Information Warfare: April 19, 2004


Urban mythology attributes Orwellian skill and efficiency to Federal government information technology, portraying the feds as an all-seeing, all-knowing Big Brother. As with all myths, the painful reality is  far from the truth. Last week's September 11 Commission hearings aired out the FBI's dirty little failings in computer technology and data management, flaws in the system that needed to be fixed years ago. 

According to testimony by former FBI directors and attorney generals of two different administrations, the agency's computer systems are hopelessly out of date and can't share information freely. Efforts over the years to inject cash into upgrading the FBI to an Internet-like infrastructure have failed due to a lack of political will and leadership, as well as a skepticism in Congress that money spent for upgrading computer systems would be wisely spent. 

Former FBI Director Louish Freeh has recently touted his creation of overseas FBI liaison offices to gather intelligence and work with foreign governments. Freeh didn't discuss why he failed to implement a modern computer infrastructure during his tenure from 1993-2001. But it is known that the first thing Freeh did as director was to order that the computer on his desk be taken out, since he never used e-mail.

Former Attorney General Janet Reno described FBI information management when she arrived in town as "We didn't know what we didn't know," with disconnected and old systems unable to talk to each other. By the time she left and was replaced by John Ashcroft, the Bureau had 42 separate information systems, none of which were connected together. Field offices were linked together with 56 Kbps leased lines and the systems were so slow as to make using in-house e-mail systems unworkable. A key memo warning terrorist were training in commercial aviation was also lost in the maze of FBI systems.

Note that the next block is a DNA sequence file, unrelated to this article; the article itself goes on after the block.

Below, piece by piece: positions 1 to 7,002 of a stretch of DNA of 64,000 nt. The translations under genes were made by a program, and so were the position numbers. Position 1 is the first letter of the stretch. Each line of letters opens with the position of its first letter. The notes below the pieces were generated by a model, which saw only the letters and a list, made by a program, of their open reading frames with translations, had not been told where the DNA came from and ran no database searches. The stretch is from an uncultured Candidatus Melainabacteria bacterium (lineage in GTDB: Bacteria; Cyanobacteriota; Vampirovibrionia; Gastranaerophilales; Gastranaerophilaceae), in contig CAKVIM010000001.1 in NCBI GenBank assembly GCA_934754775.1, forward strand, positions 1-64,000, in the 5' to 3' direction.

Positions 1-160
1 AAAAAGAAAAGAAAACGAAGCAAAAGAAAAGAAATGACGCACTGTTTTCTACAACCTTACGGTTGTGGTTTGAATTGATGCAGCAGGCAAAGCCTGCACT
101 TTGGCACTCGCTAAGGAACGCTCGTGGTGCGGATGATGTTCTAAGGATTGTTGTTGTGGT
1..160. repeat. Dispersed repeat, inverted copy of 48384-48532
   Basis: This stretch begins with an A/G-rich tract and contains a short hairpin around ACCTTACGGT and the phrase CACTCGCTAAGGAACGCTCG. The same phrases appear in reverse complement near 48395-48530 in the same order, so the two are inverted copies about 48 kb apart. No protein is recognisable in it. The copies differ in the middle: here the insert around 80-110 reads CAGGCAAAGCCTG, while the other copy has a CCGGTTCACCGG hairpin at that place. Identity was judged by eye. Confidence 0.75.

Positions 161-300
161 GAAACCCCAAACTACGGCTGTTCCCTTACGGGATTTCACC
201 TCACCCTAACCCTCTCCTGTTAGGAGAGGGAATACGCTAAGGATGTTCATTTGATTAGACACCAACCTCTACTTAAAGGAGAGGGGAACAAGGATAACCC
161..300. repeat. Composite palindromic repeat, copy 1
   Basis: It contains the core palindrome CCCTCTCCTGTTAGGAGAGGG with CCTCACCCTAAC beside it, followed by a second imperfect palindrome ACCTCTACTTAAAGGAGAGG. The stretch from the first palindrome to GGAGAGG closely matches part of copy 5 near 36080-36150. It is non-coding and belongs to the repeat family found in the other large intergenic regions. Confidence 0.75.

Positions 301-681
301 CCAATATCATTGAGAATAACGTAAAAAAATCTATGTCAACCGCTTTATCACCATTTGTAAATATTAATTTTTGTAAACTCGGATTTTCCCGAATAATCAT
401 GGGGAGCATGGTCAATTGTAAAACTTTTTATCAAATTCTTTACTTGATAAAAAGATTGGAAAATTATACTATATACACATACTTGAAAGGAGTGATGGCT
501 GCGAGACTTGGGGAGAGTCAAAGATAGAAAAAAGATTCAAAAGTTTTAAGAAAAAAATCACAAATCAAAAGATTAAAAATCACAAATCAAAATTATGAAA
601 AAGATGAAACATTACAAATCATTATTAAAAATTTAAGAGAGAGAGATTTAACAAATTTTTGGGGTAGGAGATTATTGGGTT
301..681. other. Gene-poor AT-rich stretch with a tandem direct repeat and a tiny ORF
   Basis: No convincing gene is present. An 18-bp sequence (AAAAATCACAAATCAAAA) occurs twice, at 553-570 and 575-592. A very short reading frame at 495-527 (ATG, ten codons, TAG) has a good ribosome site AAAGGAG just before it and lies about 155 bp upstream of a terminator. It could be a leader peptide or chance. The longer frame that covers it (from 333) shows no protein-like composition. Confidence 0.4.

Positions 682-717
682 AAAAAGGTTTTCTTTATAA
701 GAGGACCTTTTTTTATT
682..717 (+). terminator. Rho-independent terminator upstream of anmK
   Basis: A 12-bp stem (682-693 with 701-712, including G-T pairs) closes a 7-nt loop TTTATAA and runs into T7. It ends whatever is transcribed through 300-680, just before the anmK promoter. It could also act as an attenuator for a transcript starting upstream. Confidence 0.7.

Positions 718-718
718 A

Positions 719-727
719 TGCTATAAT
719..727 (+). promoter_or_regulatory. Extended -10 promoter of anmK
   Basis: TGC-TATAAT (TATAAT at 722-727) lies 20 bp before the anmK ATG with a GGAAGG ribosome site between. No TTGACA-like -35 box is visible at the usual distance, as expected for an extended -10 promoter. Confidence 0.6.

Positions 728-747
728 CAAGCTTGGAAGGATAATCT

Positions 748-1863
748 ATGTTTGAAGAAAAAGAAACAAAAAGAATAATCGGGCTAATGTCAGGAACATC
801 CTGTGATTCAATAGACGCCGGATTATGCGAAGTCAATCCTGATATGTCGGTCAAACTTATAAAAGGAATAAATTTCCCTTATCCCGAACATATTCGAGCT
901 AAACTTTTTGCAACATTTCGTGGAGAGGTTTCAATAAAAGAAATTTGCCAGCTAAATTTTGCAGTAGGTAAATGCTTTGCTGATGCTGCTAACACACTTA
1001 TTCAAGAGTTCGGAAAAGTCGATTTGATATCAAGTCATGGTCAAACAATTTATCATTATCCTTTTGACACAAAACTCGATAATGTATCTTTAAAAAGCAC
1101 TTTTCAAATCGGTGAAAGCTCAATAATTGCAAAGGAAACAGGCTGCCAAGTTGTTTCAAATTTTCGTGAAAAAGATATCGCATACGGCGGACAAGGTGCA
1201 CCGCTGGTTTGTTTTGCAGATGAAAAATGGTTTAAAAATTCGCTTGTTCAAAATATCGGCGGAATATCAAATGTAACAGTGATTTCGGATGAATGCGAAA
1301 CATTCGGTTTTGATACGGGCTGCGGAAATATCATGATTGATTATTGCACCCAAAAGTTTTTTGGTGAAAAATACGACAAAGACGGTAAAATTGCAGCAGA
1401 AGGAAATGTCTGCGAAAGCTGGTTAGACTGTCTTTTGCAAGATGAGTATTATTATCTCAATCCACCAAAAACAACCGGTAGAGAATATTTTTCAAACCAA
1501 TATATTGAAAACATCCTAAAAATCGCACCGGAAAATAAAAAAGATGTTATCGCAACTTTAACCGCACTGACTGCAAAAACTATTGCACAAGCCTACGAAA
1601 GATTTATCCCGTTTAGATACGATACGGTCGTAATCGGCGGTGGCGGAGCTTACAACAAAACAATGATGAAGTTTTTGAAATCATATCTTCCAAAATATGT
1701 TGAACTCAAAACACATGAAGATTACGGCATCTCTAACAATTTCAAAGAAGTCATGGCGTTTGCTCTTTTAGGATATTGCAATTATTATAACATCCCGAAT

After the attacks on September 11, Bureau agents had to ship pictures of the hijackers via overnight mail because the FBI didn't have the capability to e-mail them. A year later, the FBI was still behind the curve during the "Beltway Sniper" case. During October 2002, FBI trainees manned an 800-number telephone tip line, taking down information by hand on carbon copy forms. Thousands of tips flooded the line. How was all the paper handled? Sorted by location, then driven over to police departments in the various districts of Maryland and Virginia each day. 

The FBI is building a tool called the Virtual Case File System as a part of the nearly half-billion dollar Trilogy IT modernization project. The Virtual Case File System will allow FBI field offices to hold all notes and share them in one Web-based environment. In late November 2003, a Bureau official stated that "about 3,000" FBI employees need computer literacy training in basic skills such as how to use a mouse, copy and paste, and how to work in a Windows environment. It was also noted that some FBI employees still use dictation machines "and we have typing pools." 

Both Trilogy and the Virtual Case File System are behind schedule and over-cost. Trilogy was initially priced at $379 million and has racked up an additional $200 million in cost overruns. A good chunk of the funding has gone to deploy 21,000 desktop PCs; 622 LANs; 2,612 switches and routers; 291 servers; and a wide-area network to serve users at 595 sites. The Virtual Case File System is supposed to be deployed by the end of 2004, if the contractor doesn't miss another deadline. Doug Mohney


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